Sunday, February 18, 2024

No new photos right now.  This photo was taken on the way home from Wetaskiwin about eighteen months ago.  That's an Alberta sky for you.

Many years ago my brother had a sweatshirt with the following quote on it. Ecoutez et toute le monde vous entende.  In english it means, listen, and the whole world will hear you.  My brother left that sweatshirt behind when he moved to Florida for a year. I found the shirt and kept it; I loved it and wore it out.

It also made me think about listening.  I have/am ADD and have a huge problem with interuppting people, because if I wait too long to say something, it disappears from my brain, so I blurt.  I've gotten better as I've aged, but I know it was bad when I was young.  I also know that I'm not alone.  Many people do this.  Jack does this and I am in the process of gently explaining to him that conversations are two way, which means he can't interrupt and that people take turns talking.  It's a social skill and it can be learned.

I interrupt much less, but I also don't get my point across always, because, as predicted, I forget what I was going to say.  I've noticed with Jack that he often forgets what he was going to say if he has to wait too long.  The apple doesn't fall far from the tree.  That is why I like to write, because I can go back over my thoughts and sometimes I don't even realize what I was thinking until it comes out of my fingertips and onto the keyboard.  I can also get a complete thought out without being interrupted, because other people interrupt too.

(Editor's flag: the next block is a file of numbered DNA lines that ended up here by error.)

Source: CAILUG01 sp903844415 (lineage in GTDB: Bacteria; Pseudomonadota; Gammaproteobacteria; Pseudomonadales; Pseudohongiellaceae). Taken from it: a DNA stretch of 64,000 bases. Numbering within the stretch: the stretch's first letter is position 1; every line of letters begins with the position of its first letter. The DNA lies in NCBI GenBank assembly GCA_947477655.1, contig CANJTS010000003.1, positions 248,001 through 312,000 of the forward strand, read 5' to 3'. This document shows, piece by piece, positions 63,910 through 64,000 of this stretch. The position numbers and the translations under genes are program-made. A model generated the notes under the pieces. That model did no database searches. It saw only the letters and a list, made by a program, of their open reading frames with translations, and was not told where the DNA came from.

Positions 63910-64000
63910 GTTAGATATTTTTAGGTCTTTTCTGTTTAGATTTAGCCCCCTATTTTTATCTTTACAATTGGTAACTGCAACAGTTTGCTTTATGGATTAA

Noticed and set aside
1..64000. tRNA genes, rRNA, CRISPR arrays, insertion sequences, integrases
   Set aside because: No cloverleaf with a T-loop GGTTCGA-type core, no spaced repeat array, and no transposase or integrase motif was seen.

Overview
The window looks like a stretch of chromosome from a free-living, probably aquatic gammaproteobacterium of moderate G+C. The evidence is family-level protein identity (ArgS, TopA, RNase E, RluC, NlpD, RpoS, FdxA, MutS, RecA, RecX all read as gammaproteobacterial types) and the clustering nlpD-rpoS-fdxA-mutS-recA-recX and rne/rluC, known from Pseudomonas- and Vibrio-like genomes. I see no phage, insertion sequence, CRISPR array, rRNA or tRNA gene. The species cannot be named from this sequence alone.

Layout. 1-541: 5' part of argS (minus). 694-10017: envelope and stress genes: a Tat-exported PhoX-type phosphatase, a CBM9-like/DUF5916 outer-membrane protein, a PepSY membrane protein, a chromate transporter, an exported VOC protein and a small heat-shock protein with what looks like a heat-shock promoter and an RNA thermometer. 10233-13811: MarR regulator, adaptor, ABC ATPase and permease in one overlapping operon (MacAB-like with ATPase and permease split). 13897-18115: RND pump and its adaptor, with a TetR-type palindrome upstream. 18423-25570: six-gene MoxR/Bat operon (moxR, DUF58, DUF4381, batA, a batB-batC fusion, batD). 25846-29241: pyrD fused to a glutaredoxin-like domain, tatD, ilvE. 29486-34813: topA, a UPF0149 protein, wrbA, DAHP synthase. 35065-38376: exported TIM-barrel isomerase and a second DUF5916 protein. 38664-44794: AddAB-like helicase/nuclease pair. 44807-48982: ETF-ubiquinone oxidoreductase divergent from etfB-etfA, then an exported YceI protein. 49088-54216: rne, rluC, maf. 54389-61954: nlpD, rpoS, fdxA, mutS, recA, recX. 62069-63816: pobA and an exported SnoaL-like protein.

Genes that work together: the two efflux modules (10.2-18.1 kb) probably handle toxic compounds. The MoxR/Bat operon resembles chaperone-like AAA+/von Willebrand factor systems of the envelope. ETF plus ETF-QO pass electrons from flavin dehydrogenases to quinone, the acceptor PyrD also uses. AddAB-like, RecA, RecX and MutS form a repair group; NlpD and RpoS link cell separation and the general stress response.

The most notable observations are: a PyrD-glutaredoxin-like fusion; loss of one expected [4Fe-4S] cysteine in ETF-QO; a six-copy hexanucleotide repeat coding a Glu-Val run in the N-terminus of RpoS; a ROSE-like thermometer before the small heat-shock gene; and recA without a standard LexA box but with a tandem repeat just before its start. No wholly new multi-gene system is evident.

I looked up I Don't Feel Heard the other day on google.  I wasn't at all surprised to find that there were 860,000,000 results for that particular google search.  It is a common problem, in the world, in communities, in families, in relationships.  

I am a sixty-one year old woman, who is also a nurse.  I often feel unheard and unappreciated.  I am also a mother and caregiver of a young disabled woman (my youngest daughter), as well as my grandson.  I often feel unheard and unappreciated, but as a woman, I also realize that most women feel unheard and unappreciated, 992,000,00 results for that particular google search. 

But here's the thing, my husband doesn't feel heard either, and I have no way of making him feel heard.  I can listen to him, I can empathize with him, but he still doesn't feel heard.  Both of us grew up in homes in which healthy communication was never displayed.  Our parents were of the generation that believed children should not talk back, and that children should obey their parents, even if the rules made no sense.

My father was all about the rage and the anger, or fear really.  He wanted to control his children's lives in the hopes that nothing bad would happen to them.  My mother preferred passive aggressive manipulation.  And me, I chose a mix of their styles.  One of the most difficult problems I have, is crying when I'm talking about things that I feel strongly about.  

My husband grew up in a similar kind of post war family, except it was his mother who was the control freak.  She knew better and people should listen to her.  I'm guessing that she never felt heard in her family growing up either.  

So now we have two people who don't feel heard, don't have their feelings validated and don't know how to communicate with each other, despite their best efforts.  The main difference between the two of us is that I think most of the people in the world feel unheard and he doesn't seem to get that.  It's not that I don't empathize with him, I just don't think he's unique.